While Atlanta runs toward a new billion-dollar football stadium, SEC teams flock to the old Georgia Dome

New Georgia Dome

Coming off easily the most entertaining SEC Championship Game in recent years between two highly ranked teams in Alabama and Georgia, SEC football is big business in Atlanta, Georgia.

The annual SEC Championship game has been joined by quality games sponsored by Atlanta-based Chick-fil-A both in the beginning of the season and during bowl season. This year’s Chick-fil-A Bowl is one of the more interesting matchups – more interesting than many of the actual BCS bowls – in LSU taking on Clemson. Two good brands of football will square off with a number of playmakers on the field.

Also in the news this week is that LSU is also considering taking part in a future Chick-fil-A kickoff game to start the season in the future.

Recent Chick-fil-A kickoff games:

  • 2008: Alabama 34, Clemson 10
  • 2009: Alabama 34, Virginia Tech 24
  • 2010: LSU 30, UNC 24
  • 2011: Boise State 35, Georgia 21
  • 2012: Tennessee 35, NC State 21
  • 2012: Clemson 26, Auburn 19

Future games scheduled are:

  • 2013: Alabama vs Virginia Tech
  • 2014: Ole Miss vs Boise State
  • 2014: Alabama vs West Virginia
  • 2015: Auburn vs Virginia (not official yet)

A 2015 game in Atlanta for LSU could be a possibility even if the Auburn/Virginia matchup gets confirmed.

LSU is scheduled to take part in a kick-off game in Arlington, Texas again at the start of the 2013 season against TCU. Kudos to LSU and Alabama for scheduling so many interesting non-conference games to start the season!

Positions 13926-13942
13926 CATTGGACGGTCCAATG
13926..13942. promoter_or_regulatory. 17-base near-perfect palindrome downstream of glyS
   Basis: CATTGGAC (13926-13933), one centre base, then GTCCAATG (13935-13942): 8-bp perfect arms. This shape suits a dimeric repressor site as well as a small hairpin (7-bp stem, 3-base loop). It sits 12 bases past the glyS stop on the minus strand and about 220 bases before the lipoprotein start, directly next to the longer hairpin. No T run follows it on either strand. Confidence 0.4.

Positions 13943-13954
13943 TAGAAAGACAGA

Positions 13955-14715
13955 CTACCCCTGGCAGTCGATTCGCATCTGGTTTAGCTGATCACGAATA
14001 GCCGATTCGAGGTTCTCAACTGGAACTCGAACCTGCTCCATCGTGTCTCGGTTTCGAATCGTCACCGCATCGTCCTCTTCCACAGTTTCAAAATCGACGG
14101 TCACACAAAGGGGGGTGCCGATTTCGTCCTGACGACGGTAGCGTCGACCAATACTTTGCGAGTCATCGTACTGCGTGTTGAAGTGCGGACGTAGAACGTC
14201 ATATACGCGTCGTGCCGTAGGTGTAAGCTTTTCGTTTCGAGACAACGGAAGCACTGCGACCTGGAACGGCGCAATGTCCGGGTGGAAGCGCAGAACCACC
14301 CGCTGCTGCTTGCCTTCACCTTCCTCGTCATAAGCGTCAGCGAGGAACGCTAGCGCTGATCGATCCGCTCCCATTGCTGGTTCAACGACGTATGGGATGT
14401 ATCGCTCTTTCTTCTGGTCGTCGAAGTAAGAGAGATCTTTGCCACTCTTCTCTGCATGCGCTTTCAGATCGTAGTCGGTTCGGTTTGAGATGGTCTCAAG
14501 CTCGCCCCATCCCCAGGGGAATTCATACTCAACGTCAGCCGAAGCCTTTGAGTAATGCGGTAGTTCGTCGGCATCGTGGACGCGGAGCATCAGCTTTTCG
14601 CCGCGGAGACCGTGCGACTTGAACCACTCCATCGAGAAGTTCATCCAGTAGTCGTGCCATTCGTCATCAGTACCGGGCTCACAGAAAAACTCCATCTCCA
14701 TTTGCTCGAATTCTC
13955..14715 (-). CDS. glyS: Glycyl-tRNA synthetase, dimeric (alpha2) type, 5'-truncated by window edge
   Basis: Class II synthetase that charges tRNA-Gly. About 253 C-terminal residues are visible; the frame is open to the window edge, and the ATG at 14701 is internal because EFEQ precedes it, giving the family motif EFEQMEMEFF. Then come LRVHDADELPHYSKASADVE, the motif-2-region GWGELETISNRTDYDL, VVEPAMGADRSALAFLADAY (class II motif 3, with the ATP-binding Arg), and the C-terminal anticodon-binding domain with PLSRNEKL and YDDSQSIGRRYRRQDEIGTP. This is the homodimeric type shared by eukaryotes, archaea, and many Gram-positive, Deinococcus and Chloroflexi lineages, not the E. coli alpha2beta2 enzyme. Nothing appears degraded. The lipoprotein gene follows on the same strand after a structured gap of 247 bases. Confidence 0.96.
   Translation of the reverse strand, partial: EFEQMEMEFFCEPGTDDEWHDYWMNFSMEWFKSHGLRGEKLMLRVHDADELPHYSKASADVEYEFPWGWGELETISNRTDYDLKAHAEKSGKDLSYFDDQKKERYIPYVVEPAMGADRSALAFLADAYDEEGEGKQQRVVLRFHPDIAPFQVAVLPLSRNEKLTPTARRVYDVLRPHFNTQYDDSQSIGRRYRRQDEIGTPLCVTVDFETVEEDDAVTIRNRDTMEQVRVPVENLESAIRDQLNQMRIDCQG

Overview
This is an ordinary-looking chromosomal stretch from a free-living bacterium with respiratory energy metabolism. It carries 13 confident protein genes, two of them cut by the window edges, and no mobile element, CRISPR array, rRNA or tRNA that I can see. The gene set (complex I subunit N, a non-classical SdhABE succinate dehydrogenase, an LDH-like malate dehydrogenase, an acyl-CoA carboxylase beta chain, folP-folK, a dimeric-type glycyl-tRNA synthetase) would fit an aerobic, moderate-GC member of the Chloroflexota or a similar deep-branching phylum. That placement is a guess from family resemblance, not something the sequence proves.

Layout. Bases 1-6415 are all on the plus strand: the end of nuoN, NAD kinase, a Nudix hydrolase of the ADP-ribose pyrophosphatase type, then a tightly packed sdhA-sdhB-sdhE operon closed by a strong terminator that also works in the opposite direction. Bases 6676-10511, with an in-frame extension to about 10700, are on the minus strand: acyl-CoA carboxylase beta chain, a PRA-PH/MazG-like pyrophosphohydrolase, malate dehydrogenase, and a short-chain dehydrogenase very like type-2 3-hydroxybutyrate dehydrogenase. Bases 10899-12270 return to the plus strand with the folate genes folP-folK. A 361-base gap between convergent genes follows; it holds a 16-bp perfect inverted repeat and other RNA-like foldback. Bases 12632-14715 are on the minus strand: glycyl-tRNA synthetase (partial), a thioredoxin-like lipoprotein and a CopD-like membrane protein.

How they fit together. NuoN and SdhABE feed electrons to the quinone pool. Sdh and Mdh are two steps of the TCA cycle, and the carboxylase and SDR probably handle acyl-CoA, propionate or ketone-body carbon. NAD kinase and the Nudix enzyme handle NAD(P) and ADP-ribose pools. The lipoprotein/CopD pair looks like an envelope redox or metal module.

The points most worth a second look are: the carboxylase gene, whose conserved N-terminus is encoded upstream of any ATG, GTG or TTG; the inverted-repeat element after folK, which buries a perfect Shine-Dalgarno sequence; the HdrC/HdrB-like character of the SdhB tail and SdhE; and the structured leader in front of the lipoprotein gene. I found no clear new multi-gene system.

As talk continues of major college football games taking place in Atlanta, it looks like a new stadium might break ground in the near future:

Team owner Arthur Blank says they do. The Georgia World Congress Center Authority which owns the existing Georgia Dome agrees, voting unanimously in favor of a new $1 billion retractable roof stadium to open in 2017. Atlanta Mayor Kasim Reed is on board.

And now none other than former Gov. Zell Miller has weighed in with a ringing endorsement of the proposed stadium. In an op-ed in this newspaper Tuesday, Miller pointed to the success of the Dome — two Super Bowls, the annual SEC football championship game, the Chick-fil-A Bowl, two basketball Final Fours with the third slated next April, numerous other events, and of course, the 1996 Olympics. “The Dome was a missing piece of the puzzle that enabled us to land the Olympics,” he wrote.

With all the SEC action in Atlanta, why is a new stadium needed? Well, because that’s just what NFL team owners and local politicians do. They build stadiums.

New Georgia Dome

While the Atlanta Falcons of course have been pushing for a new stadium for some time, local politicians argue for it to be built in order for the city to remain competitive in attractive major sporting events. Well, it looks like the SEC isn’t concerned with the Georgia Dome.

The new stadium is not being sold as simply a new playing field for the Atlanta Falcons. The selling point is that a new stadium is needed to keep Atlanta in the competition for the biggest and best sports events — think Super Bowl — and major conventions. Chairman Tim Lowe of the Congress Center Authority said in announcing the pro-stadium vote that it will give Atlanta the opportunity to “compete nationally for prominent events of the next 30-plus years.” It will, he said, open the way for Atlanta “to remain a premier sports and entertainment complex.”

Will plans to build a new stadium in Atlanta help Atlanta win one of the so-called “access bowls” for the new postseason “BCS” rotation? Perhaps.




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